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10-11-2016, 07:35 AM   #31
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It is impossible to have universal rule how to focus a landscape image (which hyperfocal focusing tries to achieve). There is usually something eye catching in the image worth focusing to. And Magnified Liveview gets you there. If there is nothing to focus on, then maybe the photo is not worth taking? Using Pixel-Shift successfully with landscape photo requires careful focusing to a target, be it a rock or a stick or whatever, to make it pop.

10-11-2016, 09:14 AM   #32
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QuoteOriginally posted by MJKoski Quote
It is impossible to have universal rule how to focus a landscape image (which hyperfocal focusing tries to achieve). There is usually something eye catching in the image worth focusing to. And Magnified Liveview gets you there. If there is nothing to focus on, then maybe the photo is not worth taking? Using Pixel-Shift successfully with landscape photo requires careful focusing to a target, be it a rock or a stick or whatever, to make it pop.
You are entirely right that there's no universal rule because there's no universal pattern to landscapes.

To me, the best landscapes often have nothing to focus on (or everything to focus on) in that they capture an entire world that one might walk into and explore. Everything in the landscape is equally pin-sharp -- the wild flowers in the foreground, the trees to the left, the stream to the right, the rugged mountains in the background, the brilliant marshmallow clouds on a deep azure sky. They can be a like a natural wheres-Waldo picture with interesting animals, rocks, plants, etc. found throughout the image. But that's me!

Of course, some landscape photos do literally blur into the genres of more specific subject photography (e.g., wildlife, wedding, trains, BIF, etc.) in having a specific focal subject with the surrounding landscape providing a supporting/complementary role.
10-11-2016, 07:01 PM - 1 Like   #33
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QuoteOriginally posted by photoptimist Quote
You are entirely right that there's no universal rule because there's no universal pattern to landscapes.

To me, the best landscapes often have nothing to focus on (or everything to focus on) in that they capture an entire world that one might walk into and explore. Everything in the landscape is equally pin-sharp -- the wild flowers in the foreground, the trees to the left, the stream to the right, the rugged mountains in the background, the brilliant marshmallow clouds on a deep azure sky. They can be a like a natural wheres-Waldo picture with interesting animals, rocks, plants, etc. found throughout the image. But that's me!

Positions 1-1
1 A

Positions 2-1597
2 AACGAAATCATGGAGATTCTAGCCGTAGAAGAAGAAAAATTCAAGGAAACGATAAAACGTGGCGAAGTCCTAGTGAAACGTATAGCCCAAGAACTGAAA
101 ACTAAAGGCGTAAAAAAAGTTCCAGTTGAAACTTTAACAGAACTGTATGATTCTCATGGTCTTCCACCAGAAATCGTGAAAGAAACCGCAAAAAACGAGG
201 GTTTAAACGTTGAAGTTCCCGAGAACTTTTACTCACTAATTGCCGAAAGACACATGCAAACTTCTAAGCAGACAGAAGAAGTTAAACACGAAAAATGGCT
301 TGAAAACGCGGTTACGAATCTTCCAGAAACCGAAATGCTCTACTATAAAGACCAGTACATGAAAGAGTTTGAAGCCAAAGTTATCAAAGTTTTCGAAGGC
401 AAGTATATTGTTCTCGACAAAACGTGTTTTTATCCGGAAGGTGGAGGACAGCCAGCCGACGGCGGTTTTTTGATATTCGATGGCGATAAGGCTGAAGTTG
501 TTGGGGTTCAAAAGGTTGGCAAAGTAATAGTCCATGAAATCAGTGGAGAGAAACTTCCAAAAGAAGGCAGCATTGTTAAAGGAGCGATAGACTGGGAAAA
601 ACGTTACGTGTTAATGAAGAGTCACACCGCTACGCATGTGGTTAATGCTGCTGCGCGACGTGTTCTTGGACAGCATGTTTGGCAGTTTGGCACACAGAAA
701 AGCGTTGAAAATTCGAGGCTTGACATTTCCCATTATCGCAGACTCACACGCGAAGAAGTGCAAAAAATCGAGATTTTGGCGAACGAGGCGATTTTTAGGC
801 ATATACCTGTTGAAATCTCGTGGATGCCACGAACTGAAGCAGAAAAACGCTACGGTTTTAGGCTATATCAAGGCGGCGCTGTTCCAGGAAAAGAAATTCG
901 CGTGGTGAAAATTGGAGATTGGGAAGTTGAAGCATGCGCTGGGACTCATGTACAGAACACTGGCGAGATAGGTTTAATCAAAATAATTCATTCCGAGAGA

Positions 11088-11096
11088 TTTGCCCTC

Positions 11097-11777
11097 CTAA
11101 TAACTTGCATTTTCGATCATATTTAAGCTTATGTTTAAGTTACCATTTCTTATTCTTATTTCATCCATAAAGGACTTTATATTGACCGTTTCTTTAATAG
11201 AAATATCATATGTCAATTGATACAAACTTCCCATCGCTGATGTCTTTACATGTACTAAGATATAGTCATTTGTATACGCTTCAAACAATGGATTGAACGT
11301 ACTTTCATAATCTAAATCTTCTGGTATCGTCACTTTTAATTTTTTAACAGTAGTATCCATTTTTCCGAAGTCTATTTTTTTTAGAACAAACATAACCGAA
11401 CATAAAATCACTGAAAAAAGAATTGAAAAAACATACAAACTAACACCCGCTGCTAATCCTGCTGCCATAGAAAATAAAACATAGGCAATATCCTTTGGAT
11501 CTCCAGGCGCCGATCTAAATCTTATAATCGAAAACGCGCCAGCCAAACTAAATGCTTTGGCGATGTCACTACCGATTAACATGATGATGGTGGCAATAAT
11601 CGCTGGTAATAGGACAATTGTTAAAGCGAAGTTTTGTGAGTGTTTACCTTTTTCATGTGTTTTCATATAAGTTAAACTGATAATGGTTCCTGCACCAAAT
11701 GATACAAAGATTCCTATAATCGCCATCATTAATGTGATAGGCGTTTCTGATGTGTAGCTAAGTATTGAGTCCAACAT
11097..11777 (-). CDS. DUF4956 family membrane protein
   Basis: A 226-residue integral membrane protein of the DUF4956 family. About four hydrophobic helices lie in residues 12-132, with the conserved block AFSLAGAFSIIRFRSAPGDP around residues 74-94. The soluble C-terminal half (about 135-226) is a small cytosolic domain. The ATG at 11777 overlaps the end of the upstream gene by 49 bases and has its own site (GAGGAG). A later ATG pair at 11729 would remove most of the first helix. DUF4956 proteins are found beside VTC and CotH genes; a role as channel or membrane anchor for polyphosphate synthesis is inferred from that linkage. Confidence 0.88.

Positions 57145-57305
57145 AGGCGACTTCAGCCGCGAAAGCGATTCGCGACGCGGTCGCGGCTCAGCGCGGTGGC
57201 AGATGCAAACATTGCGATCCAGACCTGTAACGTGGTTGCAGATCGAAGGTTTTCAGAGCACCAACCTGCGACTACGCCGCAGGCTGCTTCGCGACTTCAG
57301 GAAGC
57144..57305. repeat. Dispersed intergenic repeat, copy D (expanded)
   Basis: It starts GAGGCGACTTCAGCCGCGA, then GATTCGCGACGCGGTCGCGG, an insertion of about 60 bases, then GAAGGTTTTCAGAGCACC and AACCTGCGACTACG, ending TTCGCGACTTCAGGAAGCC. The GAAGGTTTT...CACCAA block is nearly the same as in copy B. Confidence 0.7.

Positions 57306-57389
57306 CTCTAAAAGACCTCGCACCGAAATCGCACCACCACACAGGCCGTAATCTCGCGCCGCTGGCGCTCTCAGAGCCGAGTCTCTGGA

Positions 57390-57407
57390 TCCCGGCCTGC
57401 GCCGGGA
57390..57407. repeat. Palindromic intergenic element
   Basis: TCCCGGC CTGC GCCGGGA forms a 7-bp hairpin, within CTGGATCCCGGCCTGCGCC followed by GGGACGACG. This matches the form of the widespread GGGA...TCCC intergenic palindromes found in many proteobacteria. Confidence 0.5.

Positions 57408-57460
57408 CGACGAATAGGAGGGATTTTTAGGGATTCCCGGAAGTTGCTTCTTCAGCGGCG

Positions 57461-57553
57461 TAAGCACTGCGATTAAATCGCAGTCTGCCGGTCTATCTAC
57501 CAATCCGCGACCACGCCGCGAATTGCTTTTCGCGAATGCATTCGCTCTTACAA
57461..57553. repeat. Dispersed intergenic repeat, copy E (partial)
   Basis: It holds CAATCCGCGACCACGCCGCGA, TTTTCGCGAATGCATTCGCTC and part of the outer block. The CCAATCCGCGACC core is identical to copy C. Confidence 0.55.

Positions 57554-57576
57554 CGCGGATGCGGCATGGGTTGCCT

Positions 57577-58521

Of course, some landscape photos do literally blur into the genres of more specific subject photography (e.g., wildlife, wedding, trains, BIF, etc.) in having a specific focal subject with the surrounding landscape providing a supporting/complementary role.

haha that is why I like looking at large resolution images 1:1 on a smaller resolution screen.. it is like Where's Waldo.

I think TJ Drysdale is one of those photographers that blurs the line.. in his case I think it is between landscape and portraiture. He seems to really use the environment as a blanket, enveloping his subjects. I would post a link to his page but some of his images are sadly a bit nsfw.
10-12-2016, 06:50 AM - 1 Like   #34
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QuoteOriginally posted by photoptimist Quote
You are entirely right that there's no universal rule because there's no universal pattern to landscapes.

To me, the best landscapes often have nothing to focus on (or everything to focus on) in that they capture an entire world that one might walk into and explore. Everything in the landscape is equally pin-sharp -- the wild flowers in the foreground, the trees to the left, the stream to the right, the rugged mountains in the background, the brilliant marshmallow clouds on a deep azure sky. They can be a like a natural wheres-Waldo picture with interesting animals, rocks, plants, etc. found throughout the image. But that's me!

Of course, some landscape photos do literally blur into the genres of more specific subject photography (e.g., wildlife, wedding, trains, BIF, etc.) in having a specific focal subject with the surrounding landscape providing a supporting/complementary role.